Watching the rate of recovery of motor function in the lower limbs engaged our attention for twelve weeks. Except one patient on plaster jacket and traction all others received medical treatment only. Recovery of neurological function was as reported in the result section. These patients are long stay patients. The improvement in neurological function was observed not to be age dependent as some elderly patients improved faster than their young counterparts. The one patient on plaster jacket did not recover faster than those on medical therapy only. There were still others who did not show any sign of improvement. We were not able to site any literature that assessed the rate of recovery on therapy.

With regards to recovery of motor function, the patients of Ikem et al[10] fared better with 79.4% having no neurological deficits and 8.9% mobilized on crutches. Only 25% of our patients recovered full use of the lower limbs with an additional 9.8% mobilized on crutches; 10.9% of our patients were confined to the wheel chair compared to 5.9% in their series. However, the patients in the study by Ikem et al came from an educationally well-developed area where people tend to present early to clinic thus ensuring a better clinical outcome.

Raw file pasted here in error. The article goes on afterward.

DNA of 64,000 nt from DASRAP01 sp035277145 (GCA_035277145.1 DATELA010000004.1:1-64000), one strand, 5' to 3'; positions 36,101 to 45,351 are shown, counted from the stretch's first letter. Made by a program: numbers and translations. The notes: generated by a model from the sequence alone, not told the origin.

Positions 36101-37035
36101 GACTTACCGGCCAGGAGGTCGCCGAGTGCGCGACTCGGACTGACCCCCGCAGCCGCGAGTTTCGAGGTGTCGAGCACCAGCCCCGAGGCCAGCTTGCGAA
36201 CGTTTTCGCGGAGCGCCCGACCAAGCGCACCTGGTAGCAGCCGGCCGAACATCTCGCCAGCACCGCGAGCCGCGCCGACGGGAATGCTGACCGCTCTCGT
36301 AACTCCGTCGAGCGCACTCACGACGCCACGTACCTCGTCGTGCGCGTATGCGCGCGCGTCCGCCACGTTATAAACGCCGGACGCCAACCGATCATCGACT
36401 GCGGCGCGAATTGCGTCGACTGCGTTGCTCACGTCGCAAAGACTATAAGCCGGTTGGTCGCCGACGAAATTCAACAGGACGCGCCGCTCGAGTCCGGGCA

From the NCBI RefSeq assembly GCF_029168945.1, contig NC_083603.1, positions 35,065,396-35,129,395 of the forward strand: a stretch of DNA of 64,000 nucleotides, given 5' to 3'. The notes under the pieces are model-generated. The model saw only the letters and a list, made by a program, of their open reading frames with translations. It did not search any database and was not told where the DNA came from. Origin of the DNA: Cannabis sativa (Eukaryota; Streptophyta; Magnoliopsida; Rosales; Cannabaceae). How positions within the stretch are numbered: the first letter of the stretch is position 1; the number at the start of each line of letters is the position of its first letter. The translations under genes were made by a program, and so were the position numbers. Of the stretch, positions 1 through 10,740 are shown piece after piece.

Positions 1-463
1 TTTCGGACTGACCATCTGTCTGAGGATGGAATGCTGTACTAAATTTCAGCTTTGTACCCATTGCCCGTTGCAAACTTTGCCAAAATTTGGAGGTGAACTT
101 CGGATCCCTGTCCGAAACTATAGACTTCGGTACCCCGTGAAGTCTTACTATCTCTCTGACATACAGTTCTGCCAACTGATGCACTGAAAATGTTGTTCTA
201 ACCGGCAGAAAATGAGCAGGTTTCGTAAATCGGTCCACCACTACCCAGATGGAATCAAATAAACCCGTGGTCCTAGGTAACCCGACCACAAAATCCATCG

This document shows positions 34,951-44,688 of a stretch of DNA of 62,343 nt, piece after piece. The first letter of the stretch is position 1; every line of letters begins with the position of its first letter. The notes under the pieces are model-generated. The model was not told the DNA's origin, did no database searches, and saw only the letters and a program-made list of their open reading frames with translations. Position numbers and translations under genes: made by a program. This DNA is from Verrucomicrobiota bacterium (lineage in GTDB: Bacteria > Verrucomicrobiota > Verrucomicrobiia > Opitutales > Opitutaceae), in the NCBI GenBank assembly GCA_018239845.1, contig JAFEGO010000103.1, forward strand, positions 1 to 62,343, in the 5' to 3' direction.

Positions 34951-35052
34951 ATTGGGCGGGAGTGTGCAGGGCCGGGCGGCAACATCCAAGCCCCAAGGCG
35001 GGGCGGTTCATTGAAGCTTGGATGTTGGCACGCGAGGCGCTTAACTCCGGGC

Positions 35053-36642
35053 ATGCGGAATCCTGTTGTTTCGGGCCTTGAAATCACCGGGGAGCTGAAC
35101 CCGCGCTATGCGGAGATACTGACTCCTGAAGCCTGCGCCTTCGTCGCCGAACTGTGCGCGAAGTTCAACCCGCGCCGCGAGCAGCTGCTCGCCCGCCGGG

The frequencies of affectation of the thoracic and lumbar spines were equal in this study. Other studies have found the thoracic spine predominantly affected, [1],[13] while others have found the lumbar spine to be more affected.[9],[10] The thoraco-lumbar spine has maintained a third place in all, including this study.

Medical therapy has been advocated even when surgical intervention becomes necessary.[2] In this study, we used combination chemotherapy starting with four drugs and continuing with three over a long period of time. Only 8.7% of the patients died from different complications of chronic ill health that result from long stay in bed. 30.4% signed against medical advice and left the hospital, some for lack of funds, others for lack of progress and yet others for different reasons.

In conclusion, management of spinal tuberculosis requires the cooperation of the physician, radiologist, orthopaedic surgeon and neurosurgeon working as a team to ensure early diagnosis, chemotherapy and surgical intervention when indicated as long as the manpower and equipment needed are available. Chemotherapy should never be neglected when teamwork is not possible. Health education especially of the rural populace should be increased to ensure that patients present early and drug therapy should be free or at worst subsidized to save people from this disabling disease.